Can a concussion be caused by a low-speed rear-end crash? The prevailing science suggests the answer is no, but new research has identified some cases where the answer could be yes.
Most people link whiplash injuries to low-speed rear-end crashes and concussions to direct head impacts. These links are sufficiently pervasive that the type of impact—rear-end crash versus a direct head impact—may influence a clinical diagnosis for what can be a similar pattern of symptoms. From a biomechanical perspective, rear-end crashes generate head impacts with the head restraint and direct head impacts generate forces in the neck, which mean that mechanisms for both whiplash injury and concussion often co-exist.
To answer the question of whether a concussion can occur in a low-speed rear-end crash, we compared how a computer model of the brain responds during sport-related head impacts to how it responds during head restraint impacts that occur in rear-end crashes.
We used head impact data from football and rear-end crash tests as input to the brain model and then examined the resulting brain strain, i.e., how much the brain stretches and distorts. We then compared these results to data from concussed NFL players whose head impacts were reconstructed from game video, and in particular to two players whose impacts were to the back of the head, the region of the head that strikes the head restraint. We found that football impacts caused higher brain strains than most of the rear-end crash tests we examined, but there were some instances where both types of impacts produced similar amounts of strain in the brain. In one crash involving a 15 km/h speed change and a low head restraint, the dummy’s head wrapped onto the top of the head restraint and caused similar brain strains to head impacts that were more severe than the two responsible for concussions in NFL players.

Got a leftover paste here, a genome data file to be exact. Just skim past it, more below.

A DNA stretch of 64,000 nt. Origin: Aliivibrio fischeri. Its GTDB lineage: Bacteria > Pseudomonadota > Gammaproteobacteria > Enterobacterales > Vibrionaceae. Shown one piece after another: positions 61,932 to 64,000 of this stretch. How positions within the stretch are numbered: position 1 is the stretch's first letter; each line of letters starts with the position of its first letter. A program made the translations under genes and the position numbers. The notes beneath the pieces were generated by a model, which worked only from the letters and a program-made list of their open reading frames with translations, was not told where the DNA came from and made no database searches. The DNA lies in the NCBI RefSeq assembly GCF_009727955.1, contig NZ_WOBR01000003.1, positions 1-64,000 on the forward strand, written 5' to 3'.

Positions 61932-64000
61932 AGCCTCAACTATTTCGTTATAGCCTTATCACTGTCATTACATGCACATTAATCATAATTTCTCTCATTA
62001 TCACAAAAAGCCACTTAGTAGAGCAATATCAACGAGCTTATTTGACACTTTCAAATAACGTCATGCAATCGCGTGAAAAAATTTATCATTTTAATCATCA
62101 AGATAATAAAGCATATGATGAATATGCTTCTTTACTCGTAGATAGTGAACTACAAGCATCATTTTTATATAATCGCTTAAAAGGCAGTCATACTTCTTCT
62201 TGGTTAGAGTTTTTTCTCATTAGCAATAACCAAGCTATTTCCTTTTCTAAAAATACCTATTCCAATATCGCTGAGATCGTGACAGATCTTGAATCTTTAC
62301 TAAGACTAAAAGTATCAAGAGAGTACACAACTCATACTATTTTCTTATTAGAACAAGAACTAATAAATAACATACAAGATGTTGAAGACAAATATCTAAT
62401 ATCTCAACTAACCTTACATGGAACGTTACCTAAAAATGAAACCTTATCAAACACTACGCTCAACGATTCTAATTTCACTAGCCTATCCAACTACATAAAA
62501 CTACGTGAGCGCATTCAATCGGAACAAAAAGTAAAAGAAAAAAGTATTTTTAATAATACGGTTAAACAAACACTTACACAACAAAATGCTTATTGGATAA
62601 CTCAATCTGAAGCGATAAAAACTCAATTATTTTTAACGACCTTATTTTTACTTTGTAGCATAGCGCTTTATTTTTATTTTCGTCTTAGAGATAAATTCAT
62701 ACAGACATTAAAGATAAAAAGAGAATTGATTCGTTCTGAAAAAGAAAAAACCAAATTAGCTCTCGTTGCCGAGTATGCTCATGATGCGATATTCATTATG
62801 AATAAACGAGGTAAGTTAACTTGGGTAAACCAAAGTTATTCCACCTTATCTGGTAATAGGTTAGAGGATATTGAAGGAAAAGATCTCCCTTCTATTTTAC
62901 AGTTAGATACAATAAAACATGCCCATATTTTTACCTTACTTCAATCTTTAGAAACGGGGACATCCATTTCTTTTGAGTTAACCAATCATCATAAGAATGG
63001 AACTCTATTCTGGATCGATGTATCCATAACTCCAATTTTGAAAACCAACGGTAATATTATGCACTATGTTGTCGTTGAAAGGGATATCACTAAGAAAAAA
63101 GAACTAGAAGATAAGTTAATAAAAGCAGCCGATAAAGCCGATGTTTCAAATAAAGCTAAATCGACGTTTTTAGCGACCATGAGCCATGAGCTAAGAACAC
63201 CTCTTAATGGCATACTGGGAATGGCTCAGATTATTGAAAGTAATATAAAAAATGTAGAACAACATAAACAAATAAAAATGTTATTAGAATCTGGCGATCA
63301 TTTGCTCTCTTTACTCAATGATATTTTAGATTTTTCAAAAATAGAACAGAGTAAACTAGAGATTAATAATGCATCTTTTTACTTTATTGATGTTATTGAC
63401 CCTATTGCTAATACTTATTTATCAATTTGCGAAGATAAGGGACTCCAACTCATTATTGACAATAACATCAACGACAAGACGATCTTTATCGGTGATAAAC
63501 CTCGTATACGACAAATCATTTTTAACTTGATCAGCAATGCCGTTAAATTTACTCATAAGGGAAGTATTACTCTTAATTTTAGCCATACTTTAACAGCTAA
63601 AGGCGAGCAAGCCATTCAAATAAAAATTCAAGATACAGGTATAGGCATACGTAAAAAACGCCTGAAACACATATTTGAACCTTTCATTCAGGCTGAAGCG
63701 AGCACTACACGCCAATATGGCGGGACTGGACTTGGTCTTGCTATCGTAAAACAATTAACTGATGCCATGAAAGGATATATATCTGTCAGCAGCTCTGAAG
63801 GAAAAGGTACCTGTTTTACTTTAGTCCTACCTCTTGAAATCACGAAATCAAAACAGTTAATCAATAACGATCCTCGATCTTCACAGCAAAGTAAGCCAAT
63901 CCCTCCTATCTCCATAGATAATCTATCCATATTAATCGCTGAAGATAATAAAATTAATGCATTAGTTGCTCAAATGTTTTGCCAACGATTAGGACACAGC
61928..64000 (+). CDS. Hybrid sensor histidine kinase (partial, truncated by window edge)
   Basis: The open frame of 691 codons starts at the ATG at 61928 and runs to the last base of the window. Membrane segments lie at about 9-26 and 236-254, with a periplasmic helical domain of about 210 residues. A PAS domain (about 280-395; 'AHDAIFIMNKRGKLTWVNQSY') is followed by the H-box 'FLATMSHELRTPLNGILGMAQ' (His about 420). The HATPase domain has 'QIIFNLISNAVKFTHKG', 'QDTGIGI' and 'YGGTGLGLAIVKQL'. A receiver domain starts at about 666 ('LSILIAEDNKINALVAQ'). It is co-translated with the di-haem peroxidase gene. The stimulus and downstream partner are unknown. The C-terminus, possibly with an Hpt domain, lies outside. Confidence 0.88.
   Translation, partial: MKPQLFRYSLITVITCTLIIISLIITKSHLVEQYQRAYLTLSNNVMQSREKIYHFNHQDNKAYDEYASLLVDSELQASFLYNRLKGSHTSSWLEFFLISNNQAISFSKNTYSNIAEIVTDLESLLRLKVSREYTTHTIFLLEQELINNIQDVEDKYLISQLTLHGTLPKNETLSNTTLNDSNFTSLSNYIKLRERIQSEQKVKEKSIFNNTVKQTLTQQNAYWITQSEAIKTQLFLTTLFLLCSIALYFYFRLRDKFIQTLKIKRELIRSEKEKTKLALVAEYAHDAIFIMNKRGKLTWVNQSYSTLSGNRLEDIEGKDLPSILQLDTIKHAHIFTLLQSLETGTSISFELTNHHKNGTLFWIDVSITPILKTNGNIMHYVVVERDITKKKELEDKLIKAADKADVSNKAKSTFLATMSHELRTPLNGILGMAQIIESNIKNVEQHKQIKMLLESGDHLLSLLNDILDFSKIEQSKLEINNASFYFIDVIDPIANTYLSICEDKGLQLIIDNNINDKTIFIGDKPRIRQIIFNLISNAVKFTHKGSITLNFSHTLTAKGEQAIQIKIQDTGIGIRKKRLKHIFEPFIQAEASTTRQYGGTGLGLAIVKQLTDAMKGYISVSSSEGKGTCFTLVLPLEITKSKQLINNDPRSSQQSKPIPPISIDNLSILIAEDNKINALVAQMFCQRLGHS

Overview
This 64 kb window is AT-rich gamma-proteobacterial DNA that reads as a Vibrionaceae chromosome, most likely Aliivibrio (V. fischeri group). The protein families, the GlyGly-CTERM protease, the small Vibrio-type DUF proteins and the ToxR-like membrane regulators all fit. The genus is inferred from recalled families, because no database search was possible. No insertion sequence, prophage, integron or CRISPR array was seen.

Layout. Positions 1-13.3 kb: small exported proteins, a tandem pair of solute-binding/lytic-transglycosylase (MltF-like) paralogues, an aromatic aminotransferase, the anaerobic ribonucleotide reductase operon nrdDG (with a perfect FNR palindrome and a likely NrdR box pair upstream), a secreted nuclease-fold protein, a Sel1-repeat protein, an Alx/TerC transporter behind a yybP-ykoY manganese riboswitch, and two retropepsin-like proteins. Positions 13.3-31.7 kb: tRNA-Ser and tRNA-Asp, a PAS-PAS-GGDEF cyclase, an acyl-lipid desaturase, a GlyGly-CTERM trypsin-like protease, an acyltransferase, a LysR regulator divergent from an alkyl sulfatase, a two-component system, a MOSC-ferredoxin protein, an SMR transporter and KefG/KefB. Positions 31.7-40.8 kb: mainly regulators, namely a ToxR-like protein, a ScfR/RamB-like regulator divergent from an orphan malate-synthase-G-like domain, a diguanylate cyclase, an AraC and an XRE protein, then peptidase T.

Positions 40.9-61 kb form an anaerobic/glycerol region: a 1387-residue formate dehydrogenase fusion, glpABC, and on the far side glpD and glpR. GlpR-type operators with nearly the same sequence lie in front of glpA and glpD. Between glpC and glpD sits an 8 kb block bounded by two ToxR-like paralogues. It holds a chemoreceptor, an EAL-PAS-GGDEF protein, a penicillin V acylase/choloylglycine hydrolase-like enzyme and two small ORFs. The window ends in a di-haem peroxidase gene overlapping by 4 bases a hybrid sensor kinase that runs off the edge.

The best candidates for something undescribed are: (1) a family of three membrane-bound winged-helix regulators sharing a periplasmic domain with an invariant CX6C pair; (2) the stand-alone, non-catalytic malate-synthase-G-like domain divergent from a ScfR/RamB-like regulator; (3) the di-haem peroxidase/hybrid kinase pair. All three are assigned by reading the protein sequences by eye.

Figure – Two images of the peak strains on the brain’s surface as calculated by the SIMon brain model. The left image shows the largest brain strains produced by a rear-end collision, which consisted of a 15 km/h (9 mph) vehicle speed change with a low head restraint. The right image shows the largest brain strains produced during a low rear football impact, which simulated a helmeted head impact with a closing speed of 33 km/h (21 mph). The simulated football impact was more severe than two low rear impacts that have caused concussions in NFL players.
These findings show that brain strains associated with some concussions can occur during rear-end crashes in some special cases. They also show that most exposures to rear-end crashes probably don’t generate the amount of brain strain associated with concussion. For clinicians, our findings mean that they should not rule out a concussion just because their patient experienced a rear-end car crash, particularly if the engineering analysis indicates a higher speed change combined with a poorly positioned head restraint.
* Elkin BS, Elliott JM, Siegmund GP (2016). Whiplash injury or concussion? A possible explanation for concussion symptoms in some individuals following a rear-end collision. Journal of Orthopaedic & Sports Physical Therapy 46(10):874-85.